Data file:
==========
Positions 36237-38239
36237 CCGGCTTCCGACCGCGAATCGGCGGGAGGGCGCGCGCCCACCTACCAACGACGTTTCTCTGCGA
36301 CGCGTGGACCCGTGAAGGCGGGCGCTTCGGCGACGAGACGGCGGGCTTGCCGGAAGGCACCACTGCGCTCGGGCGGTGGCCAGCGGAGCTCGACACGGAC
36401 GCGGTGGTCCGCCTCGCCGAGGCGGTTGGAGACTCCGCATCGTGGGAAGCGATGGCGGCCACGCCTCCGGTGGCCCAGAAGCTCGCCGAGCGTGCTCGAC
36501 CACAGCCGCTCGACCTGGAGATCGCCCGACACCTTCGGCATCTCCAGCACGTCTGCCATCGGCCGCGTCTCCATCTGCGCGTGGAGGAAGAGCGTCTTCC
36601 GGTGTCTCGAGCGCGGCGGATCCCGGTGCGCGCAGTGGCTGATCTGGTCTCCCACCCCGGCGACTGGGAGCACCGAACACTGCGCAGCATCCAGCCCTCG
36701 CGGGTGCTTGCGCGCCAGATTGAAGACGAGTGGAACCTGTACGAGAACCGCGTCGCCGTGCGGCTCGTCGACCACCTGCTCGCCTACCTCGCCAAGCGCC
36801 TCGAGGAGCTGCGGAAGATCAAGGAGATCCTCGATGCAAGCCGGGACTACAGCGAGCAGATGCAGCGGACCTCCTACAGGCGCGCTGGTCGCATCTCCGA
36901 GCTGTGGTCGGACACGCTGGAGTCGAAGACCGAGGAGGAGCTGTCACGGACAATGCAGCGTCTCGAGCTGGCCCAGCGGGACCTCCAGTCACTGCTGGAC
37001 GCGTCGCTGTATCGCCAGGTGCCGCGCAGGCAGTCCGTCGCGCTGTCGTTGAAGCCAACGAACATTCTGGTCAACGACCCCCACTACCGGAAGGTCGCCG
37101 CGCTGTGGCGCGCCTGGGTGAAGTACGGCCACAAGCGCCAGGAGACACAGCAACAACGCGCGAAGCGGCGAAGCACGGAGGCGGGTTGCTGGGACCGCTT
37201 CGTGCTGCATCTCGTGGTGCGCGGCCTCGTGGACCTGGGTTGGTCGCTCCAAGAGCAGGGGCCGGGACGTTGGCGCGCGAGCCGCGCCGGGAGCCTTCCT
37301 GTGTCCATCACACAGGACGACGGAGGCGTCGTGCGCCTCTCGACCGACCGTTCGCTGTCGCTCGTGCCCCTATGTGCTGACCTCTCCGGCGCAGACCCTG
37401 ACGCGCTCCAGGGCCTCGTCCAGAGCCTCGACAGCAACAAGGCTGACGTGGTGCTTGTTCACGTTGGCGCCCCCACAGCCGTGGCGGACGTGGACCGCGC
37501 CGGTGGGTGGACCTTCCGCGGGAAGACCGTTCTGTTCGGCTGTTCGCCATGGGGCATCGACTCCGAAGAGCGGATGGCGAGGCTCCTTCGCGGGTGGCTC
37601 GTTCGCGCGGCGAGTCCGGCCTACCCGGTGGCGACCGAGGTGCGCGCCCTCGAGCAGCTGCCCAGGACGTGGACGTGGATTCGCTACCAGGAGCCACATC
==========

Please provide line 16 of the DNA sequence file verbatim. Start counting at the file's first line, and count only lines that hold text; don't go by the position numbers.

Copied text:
37601 GTTCGCGCGGCGAGTCCGGCCTACCCGGTGGCGACCGAGGTGCGCGCCCTCGAGCAGCTGCCCAGGACGTGGACGTGGATTCGCTACCAGGAGCCACATC